During normal development, the extracellular matrix (ECM) regulates cell fate mechanically and biochemically. However, the ECM's influence on lineage reprogramming, a process by which a cell's developmental cycle is reversed to attain a progenitor-like cell state followed by subsequent differentiation into a desired cell phenotype, is unknown. Using a material mimetic of the ECM, here we show that ligand identity, ligand density, and substrate modulus modulate indirect cardiac reprogramming efficiency, but were not individually correlated with phenotypic outcomes in a predictive manner. Alternatively, we developed a data-driven model using partial least squares regression to relate short-term cell states, defined by quantitative mechanosensitive responses to different material environments, with long-term changes in phenotype. This model was validated by accurately predicting the reprogramming outcomes on a different material platform. Collectively, these findings suggest a means to rapidly screen candidate biomaterials that support reprogramming with high efficiency, without subjecting cells to the entire reprogramming process.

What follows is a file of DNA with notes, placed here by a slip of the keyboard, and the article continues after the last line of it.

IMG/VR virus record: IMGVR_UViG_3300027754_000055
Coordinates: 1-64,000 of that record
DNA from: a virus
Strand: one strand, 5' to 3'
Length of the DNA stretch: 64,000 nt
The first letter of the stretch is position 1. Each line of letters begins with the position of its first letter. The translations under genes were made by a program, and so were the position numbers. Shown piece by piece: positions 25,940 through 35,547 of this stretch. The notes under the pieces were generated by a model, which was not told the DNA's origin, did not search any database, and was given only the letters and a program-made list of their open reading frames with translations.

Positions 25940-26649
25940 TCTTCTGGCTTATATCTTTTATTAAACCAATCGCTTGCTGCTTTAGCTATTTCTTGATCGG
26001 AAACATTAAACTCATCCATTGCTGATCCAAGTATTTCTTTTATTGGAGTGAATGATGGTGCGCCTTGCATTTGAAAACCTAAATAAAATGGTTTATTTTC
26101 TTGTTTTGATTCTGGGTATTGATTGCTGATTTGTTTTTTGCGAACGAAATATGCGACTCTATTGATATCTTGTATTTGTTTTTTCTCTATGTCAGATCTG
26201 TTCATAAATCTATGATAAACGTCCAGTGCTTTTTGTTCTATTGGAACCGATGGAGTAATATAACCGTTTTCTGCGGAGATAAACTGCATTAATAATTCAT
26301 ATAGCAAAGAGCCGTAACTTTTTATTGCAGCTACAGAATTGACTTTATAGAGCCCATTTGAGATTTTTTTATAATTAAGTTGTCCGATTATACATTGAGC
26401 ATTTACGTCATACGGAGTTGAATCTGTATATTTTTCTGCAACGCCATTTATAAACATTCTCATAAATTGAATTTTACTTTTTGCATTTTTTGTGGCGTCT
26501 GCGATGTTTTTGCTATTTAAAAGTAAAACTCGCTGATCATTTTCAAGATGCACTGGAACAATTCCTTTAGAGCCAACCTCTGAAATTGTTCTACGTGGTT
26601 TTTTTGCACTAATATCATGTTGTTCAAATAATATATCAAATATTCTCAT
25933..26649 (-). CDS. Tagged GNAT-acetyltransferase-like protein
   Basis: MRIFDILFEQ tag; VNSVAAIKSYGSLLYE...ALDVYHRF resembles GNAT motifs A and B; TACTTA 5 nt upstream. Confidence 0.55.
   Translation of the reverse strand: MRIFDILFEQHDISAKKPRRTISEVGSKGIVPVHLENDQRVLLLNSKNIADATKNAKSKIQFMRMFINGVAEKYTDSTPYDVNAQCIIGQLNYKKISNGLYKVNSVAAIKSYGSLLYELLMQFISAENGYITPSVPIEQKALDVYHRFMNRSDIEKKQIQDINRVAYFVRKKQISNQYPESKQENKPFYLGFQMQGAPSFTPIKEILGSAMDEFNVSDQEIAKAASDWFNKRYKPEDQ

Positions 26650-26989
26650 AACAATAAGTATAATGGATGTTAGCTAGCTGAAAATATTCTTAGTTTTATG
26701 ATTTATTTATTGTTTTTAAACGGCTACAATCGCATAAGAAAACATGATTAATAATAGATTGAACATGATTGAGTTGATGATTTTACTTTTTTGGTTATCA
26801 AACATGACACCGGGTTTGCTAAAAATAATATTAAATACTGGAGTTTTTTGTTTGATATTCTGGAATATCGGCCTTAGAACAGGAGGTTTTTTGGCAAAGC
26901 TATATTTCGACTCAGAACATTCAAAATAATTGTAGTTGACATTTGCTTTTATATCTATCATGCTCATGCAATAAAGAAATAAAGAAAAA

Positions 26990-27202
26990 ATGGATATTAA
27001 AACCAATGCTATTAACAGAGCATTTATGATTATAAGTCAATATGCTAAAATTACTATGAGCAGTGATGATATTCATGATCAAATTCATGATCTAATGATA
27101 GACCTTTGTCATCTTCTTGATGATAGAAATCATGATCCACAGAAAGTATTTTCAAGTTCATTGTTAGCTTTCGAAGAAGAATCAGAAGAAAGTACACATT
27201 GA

Keywords: Heart regeneration; Mechanotransduction; Reprogramming; Systems biology.
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